Because associations can have different expenses, there is no universal standard for the exact dollar amount. On average, though, homeowners in the United States pay $200 to $300 a month in HOA fees.
Do HOA Fees Go Up?
Expenses can change over time, and that can affect the dues homeowners pay. It is normal for fees to go up as the needs of the association shift. There are also external factors — such as inflation, rising wages, and the increasing cost of goods — that can impact HOA fees.
In some cases, an association’s governing documents will contain limitations on how much it can raise the dues. This can either be a dollar amount or a fixed percentage. Though, it is worth noting that some governing documents are outdated in this sense, particularly for older communities. After all, a $10 limit on annual increases can be unreasonable.
Certain states have also enacted laws limiting increases. For instance, Arizona law prohibits an association from raising the dues by more than 20% of the previous fiscal year’s fees. If an association wishes to go against this, it must secure the approval of the majority of the membership.
How to Get Out of Paying HOA Dues
With a mortgage to pay off and personal expenses to maintain, the last thing a lot of homeowners want to do is pay an additional fee just for living in a particular neighborhood. But, paying HOA fees is often mandatory once you become a member of a homeowners association. This is why it is important to know what you’re getting into before closing on a home sale.
It is part of the seller’s or real estate agent’s job to inform buyers of the existence of an HOA. The potential buyer should also receive a copy of the association’s governing documents, which would include the financial obligation to pay dues. This will give the buyer the opportunity to review the association’s rules and back out from the sale if so desired.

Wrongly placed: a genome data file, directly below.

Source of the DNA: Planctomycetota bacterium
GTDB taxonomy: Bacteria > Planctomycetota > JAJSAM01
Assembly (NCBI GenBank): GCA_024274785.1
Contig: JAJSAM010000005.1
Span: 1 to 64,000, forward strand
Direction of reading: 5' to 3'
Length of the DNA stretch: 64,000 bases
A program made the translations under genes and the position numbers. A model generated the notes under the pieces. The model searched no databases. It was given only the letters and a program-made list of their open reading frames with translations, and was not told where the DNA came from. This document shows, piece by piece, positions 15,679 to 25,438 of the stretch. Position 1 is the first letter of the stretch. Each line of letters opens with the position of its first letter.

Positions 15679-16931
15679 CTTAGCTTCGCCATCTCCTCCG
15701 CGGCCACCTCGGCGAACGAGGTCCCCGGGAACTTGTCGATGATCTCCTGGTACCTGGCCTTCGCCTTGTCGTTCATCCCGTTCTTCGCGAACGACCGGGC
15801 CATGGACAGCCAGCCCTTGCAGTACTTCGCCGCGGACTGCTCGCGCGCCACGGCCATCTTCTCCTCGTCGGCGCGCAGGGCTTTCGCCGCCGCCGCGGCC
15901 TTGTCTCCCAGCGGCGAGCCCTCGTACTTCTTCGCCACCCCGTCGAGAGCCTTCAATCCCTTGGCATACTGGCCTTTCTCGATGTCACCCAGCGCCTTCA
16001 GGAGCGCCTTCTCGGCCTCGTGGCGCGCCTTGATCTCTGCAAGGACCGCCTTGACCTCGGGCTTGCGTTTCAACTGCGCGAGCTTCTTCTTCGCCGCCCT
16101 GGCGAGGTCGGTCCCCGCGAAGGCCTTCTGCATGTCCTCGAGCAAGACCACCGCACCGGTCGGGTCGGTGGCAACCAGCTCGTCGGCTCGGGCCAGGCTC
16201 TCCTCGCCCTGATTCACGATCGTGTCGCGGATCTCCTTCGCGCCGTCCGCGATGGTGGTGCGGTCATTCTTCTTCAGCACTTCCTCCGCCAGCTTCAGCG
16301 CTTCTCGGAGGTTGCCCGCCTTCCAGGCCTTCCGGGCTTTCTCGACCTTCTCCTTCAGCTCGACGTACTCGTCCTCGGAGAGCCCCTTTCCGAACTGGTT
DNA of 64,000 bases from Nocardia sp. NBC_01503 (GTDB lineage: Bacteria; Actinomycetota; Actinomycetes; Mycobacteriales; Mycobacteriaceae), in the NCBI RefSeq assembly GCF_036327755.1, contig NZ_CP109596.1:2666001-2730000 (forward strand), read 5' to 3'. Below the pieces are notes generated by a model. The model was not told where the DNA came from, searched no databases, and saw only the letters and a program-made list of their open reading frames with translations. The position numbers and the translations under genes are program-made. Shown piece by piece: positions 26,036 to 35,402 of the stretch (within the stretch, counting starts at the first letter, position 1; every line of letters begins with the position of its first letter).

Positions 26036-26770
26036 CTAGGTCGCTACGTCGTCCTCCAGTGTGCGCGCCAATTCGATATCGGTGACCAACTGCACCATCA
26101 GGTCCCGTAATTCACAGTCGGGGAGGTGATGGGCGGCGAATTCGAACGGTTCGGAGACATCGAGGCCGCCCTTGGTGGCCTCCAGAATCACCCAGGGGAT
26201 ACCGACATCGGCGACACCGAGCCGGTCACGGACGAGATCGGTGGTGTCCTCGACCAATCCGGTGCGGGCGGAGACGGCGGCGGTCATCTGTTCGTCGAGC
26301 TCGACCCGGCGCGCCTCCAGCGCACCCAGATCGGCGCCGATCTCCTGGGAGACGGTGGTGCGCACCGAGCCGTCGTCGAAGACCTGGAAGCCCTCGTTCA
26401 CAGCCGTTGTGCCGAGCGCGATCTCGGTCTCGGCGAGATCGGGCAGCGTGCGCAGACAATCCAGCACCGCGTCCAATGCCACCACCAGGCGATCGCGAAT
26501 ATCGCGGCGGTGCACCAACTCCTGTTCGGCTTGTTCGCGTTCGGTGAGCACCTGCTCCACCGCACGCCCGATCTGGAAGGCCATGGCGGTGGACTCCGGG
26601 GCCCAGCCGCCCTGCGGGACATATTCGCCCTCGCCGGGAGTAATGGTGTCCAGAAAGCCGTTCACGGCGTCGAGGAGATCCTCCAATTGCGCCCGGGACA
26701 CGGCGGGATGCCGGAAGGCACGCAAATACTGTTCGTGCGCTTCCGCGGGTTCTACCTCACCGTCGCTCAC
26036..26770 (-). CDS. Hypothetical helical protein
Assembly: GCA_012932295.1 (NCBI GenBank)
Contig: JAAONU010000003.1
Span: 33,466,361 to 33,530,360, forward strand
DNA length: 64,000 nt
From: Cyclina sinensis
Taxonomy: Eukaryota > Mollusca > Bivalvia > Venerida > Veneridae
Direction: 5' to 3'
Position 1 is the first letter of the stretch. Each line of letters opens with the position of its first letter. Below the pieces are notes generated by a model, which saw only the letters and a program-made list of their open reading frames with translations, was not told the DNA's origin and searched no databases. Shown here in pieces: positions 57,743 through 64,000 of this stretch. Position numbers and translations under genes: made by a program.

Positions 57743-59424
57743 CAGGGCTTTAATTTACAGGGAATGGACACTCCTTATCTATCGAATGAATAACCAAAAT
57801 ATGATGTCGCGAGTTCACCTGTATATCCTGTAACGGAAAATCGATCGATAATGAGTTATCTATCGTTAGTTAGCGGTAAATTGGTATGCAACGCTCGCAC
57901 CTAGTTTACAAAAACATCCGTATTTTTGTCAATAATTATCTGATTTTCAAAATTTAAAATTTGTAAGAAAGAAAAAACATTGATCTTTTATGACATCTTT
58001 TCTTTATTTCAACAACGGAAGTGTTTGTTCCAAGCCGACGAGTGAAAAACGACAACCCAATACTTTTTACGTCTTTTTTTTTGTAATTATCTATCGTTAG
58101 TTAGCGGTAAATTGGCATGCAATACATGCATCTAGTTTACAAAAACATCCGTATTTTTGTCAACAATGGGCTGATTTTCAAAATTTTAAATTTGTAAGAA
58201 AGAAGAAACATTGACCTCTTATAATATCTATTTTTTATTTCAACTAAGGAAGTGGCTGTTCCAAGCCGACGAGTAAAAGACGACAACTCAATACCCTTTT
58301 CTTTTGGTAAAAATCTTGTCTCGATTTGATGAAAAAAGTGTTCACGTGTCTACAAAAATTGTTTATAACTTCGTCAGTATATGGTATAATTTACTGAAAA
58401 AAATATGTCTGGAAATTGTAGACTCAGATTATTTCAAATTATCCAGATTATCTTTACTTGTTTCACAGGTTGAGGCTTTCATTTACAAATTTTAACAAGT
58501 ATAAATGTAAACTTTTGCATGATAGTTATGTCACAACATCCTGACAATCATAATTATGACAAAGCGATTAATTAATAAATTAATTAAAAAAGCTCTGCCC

Generally, membership in an HOA is automatic and compulsory. Once you buy a home in the community, you become a member and have to start paying dues. Therefore, the only real way to get out of paying these dues is to sell your home and move out of the community.
Keep in mind that non-payment of HOA fees can result in a host of penalties. Normally, this means having to pay a late fee on top of the regular fee owed. Some associations suspend member privileges upon delinquency and even go as far as attaching a lien on the house and initiating foreclosure.
What Is HOA Fee? Answered!
Now that you know what are HOA fees, you can make an informed decision on your home purchase. While HOA fees may seem like a burden, they fulfill a greater purpose. They fund the maintenance and upkeep of an HOA community, which has a direct impact on curb appeal and property values. In the end, it is the homeowners in the community who benefit from paying these fees.
Navigating budget preparation, dues collection, financial reporting, and delinquency tracking can come as a challenge, especially to fledgling associations. Get the help your board needs by hiring an HOA management company like Elite Management Services. Call us today at (855) 238-8488 or contact us online to request a free proposal.